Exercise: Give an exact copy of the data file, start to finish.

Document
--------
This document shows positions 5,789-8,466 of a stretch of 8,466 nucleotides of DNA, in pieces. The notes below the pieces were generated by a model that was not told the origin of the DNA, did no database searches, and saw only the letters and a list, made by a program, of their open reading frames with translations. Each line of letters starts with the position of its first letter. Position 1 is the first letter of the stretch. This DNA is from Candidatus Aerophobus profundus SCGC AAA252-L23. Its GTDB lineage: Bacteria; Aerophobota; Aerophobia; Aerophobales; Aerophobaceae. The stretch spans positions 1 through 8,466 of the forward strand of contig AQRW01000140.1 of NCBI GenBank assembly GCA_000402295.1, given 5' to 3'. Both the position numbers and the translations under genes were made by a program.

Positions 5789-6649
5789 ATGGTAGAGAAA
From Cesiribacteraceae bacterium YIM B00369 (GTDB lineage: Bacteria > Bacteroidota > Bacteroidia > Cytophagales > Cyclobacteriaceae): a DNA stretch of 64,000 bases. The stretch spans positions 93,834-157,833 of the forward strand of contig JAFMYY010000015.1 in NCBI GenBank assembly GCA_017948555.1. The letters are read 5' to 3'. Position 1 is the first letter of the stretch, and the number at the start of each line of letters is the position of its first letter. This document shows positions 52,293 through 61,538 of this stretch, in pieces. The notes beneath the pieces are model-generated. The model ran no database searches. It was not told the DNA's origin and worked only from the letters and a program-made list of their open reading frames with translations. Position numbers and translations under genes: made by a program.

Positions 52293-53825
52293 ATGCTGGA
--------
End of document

This document shows positions 5,789-8,466 of a stretch of 8,466 nucleotides of DNA, in pieces. The notes below the pieces were generated by a model that was not told the origin of the DNA, did no database searches, and saw only the letters and a list, made by a program, of their open reading frames with translations. Each line of letters starts with the position of its first letter. Position 1 is the first letter of the stretch. This DNA is from Candidatus Aerophobus profundus SCGC AAA252-L23. Its GTDB lineage: Bacteria; Aerophobota; Aerophobia; Aerophobales; Aerophobaceae. The stretch spans positions 1 through 8,466 of the forward strand of contig AQRW01000140.1 of NCBI GenBank assembly GCA_000402295.1, given 5' to 3'. Both the position numbers and the translations under genes were made by a program.

Positions 5789-6649
5789 ATGGTAGAGAAA
From Cesiribacteraceae bacterium YIM B00369 (GTDB lineage: Bacteria > Bacteroidota > Bacteroidia > Cytophagales > Cyclobacteriaceae): a DNA stretch of 64,000 bases. The stretch spans positions 93,834-157,833 of the forward strand of contig JAFMYY010000015.1 in NCBI GenBank assembly GCA_017948555.1. The letters are read 5' to 3'. Position 1 is the first letter of the stretch, and the number at the start of each line of letters is the position of its first letter. This document shows positions 52,293 through 61,538 of this stretch, in pieces. The notes beneath the pieces are model-generated. The model ran no database searches. It was not told the DNA's origin and worked only from the letters and a program-made list of their open reading frames with translations. Position numbers and translations under genes: made by a program.

Positions 52293-53825
52293 ATGCTGGA